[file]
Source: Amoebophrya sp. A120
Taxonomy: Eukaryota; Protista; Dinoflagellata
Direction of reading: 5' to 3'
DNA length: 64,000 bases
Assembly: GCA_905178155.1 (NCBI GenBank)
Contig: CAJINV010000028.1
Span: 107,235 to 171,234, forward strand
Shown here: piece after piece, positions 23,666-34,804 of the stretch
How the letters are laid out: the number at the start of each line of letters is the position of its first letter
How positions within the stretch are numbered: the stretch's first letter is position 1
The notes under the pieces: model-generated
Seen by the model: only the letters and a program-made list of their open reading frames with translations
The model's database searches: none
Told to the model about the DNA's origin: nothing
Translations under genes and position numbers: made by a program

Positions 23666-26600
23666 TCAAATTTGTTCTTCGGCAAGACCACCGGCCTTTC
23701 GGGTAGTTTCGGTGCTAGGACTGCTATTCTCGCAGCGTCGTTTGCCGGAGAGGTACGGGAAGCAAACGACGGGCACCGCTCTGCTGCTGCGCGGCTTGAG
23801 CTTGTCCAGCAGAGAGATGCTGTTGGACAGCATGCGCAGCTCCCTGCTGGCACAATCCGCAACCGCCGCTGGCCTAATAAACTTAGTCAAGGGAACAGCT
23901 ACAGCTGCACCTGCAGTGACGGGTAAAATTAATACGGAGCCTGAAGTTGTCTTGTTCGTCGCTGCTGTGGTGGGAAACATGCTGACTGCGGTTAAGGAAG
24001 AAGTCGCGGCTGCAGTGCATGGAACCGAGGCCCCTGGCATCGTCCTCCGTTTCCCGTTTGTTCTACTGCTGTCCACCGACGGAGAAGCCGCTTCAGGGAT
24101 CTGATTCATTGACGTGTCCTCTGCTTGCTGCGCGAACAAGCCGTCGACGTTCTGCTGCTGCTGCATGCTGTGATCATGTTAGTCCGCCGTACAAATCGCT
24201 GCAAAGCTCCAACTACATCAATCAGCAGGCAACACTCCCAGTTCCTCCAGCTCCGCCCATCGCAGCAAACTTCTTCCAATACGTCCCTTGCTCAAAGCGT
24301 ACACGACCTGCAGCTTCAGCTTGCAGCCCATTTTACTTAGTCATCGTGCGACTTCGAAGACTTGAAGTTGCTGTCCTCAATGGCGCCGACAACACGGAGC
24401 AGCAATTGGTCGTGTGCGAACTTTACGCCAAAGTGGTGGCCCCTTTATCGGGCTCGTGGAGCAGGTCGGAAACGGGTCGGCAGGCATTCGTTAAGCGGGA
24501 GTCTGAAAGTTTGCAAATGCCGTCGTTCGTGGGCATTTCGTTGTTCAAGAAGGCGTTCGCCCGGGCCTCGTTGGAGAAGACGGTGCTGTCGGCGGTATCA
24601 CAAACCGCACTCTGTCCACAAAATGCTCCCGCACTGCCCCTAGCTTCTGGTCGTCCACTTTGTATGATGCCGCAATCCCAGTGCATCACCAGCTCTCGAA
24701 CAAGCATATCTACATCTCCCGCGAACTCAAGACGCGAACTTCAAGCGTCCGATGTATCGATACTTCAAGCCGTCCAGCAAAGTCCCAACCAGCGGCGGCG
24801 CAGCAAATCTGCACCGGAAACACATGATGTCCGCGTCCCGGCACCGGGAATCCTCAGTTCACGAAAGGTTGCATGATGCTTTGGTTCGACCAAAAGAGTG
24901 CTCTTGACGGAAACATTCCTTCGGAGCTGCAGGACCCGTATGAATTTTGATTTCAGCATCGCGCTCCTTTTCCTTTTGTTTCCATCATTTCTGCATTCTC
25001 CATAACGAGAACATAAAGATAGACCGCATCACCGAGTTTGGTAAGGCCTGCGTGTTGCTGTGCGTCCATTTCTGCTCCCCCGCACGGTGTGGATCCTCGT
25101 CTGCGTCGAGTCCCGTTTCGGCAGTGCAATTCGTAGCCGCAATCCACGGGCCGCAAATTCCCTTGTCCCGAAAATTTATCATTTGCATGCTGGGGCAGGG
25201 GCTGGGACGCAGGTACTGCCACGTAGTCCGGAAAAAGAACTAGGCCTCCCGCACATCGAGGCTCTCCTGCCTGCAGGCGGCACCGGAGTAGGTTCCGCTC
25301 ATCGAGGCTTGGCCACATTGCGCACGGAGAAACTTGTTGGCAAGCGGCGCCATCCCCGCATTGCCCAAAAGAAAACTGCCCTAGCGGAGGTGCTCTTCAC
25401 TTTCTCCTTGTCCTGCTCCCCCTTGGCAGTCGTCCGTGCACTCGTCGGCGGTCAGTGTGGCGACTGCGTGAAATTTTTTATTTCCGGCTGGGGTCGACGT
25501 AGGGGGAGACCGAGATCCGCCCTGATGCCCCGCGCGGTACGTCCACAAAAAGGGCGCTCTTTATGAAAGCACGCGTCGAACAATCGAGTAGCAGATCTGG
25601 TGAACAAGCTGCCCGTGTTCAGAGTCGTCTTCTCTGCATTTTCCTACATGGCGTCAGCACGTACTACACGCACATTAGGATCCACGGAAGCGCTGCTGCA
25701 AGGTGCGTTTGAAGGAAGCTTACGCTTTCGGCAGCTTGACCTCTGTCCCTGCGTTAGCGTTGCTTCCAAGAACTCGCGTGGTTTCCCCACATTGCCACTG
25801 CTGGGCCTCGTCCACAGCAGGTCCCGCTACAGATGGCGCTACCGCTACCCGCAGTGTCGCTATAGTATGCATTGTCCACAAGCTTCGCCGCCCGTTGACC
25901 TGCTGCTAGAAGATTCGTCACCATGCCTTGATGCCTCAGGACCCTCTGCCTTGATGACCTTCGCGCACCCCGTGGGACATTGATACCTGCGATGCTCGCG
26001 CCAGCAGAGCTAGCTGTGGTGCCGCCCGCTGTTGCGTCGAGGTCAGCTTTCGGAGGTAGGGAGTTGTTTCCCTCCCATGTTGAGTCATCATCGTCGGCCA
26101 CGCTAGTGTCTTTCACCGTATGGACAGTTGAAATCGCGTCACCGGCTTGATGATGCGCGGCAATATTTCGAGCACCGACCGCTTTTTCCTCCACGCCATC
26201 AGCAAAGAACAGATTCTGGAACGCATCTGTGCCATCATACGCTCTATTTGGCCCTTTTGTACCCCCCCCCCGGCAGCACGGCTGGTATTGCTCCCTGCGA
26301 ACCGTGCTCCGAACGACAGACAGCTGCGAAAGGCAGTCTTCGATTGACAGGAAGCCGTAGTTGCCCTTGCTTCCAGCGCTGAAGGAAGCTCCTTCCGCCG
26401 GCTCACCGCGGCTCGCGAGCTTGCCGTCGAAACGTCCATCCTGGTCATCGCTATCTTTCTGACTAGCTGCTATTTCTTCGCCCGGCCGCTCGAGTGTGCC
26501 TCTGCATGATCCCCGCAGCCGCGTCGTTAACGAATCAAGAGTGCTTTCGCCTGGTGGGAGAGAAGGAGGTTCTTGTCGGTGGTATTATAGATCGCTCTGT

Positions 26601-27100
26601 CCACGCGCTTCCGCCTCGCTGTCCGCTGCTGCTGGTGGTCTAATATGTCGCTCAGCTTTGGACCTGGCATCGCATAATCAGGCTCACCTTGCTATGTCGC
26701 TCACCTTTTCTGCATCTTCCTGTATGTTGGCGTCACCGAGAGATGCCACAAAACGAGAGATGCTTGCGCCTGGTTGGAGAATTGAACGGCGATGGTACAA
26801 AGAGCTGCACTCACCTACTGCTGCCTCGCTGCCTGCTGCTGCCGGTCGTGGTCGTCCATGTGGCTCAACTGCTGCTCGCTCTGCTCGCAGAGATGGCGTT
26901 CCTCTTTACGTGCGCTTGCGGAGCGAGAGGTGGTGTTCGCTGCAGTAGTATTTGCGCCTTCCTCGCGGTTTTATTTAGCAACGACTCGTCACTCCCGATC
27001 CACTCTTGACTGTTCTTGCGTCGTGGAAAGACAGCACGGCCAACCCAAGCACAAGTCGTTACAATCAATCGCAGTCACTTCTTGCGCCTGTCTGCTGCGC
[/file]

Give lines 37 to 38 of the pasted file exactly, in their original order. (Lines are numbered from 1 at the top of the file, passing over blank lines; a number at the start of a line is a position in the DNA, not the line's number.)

25601 TGAACAAGCTGCCCGTGTTCAGAGTCGTCTTCTCTGCATTTTCCTACATGGCGTCAGCACGTACTACACGCACATTAGGATCCACGGAAGCGCTGCTGCA
25701 AGGTGCGTTTGAAGGAAGCTTACGCTTTCGGCAGCTTGACCTCTGTCCCTGCGTTAGCGTTGCTTCCAAGAACTCGCGTGGTTTCCCCACATTGCCACTG